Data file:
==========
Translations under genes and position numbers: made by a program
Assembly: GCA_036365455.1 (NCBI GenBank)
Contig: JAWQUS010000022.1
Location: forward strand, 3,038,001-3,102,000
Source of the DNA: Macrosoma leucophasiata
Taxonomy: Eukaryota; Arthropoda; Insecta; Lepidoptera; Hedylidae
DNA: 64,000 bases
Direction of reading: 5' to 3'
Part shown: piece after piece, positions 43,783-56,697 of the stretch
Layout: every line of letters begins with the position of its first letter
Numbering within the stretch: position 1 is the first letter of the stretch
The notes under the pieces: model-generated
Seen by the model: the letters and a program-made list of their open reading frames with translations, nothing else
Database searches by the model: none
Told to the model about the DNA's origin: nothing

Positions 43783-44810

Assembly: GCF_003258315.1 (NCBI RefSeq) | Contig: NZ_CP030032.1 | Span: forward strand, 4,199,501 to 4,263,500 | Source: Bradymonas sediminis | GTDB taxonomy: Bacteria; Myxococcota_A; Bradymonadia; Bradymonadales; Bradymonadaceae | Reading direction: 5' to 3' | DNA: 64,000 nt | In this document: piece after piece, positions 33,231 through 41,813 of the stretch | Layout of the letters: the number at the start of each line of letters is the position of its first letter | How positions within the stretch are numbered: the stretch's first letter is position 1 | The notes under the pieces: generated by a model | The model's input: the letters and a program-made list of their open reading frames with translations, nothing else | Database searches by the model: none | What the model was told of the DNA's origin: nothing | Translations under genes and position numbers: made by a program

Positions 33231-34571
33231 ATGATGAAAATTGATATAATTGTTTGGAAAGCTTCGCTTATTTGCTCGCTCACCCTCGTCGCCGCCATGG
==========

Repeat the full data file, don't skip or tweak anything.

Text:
Translations under genes and position numbers: made by a program
Assembly: GCA_036365455.1 (NCBI GenBank)
Contig: JAWQUS010000022.1
Location: forward strand, 3,038,001-3,102,000
Source of the DNA: Macrosoma leucophasiata
Taxonomy: Eukaryota; Arthropoda; Insecta; Lepidoptera; Hedylidae
DNA: 64,000 bases
Direction of reading: 5' to 3'
Part shown: piece after piece, positions 43,783-56,697 of the stretch
Layout: every line of letters begins with the position of its first letter
Numbering within the stretch: position 1 is the first letter of the stretch
The notes under the pieces: model-generated
Seen by the model: the letters and a program-made list of their open reading frames with translations, nothing else
Database searches by the model: none
Told to the model about the DNA's origin: nothing

Positions 43783-44810

Assembly: GCF_003258315.1 (NCBI RefSeq) | Contig: NZ_CP030032.1 | Span: forward strand, 4,199,501 to 4,263,500 | Source: Bradymonas sediminis | GTDB taxonomy: Bacteria; Myxococcota_A; Bradymonadia; Bradymonadales; Bradymonadaceae | Reading direction: 5' to 3' | DNA: 64,000 nt | In this document: piece after piece, positions 33,231 through 41,813 of the stretch | Layout of the letters: the number at the start of each line of letters is the position of its first letter | How positions within the stretch are numbered: the stretch's first letter is position 1 | The notes under the pieces: generated by a model | The model's input: the letters and a program-made list of their open reading frames with translations, nothing else | Database searches by the model: none | What the model was told of the DNA's origin: nothing | Translations under genes and position numbers: made by a program

Positions 33231-34571
33231 ATGATGAAAATTGATATAATTGTTTGGAAAGCTTCGCTTATTTGCTCGCTCACCCTCGTCGCCGCCATGG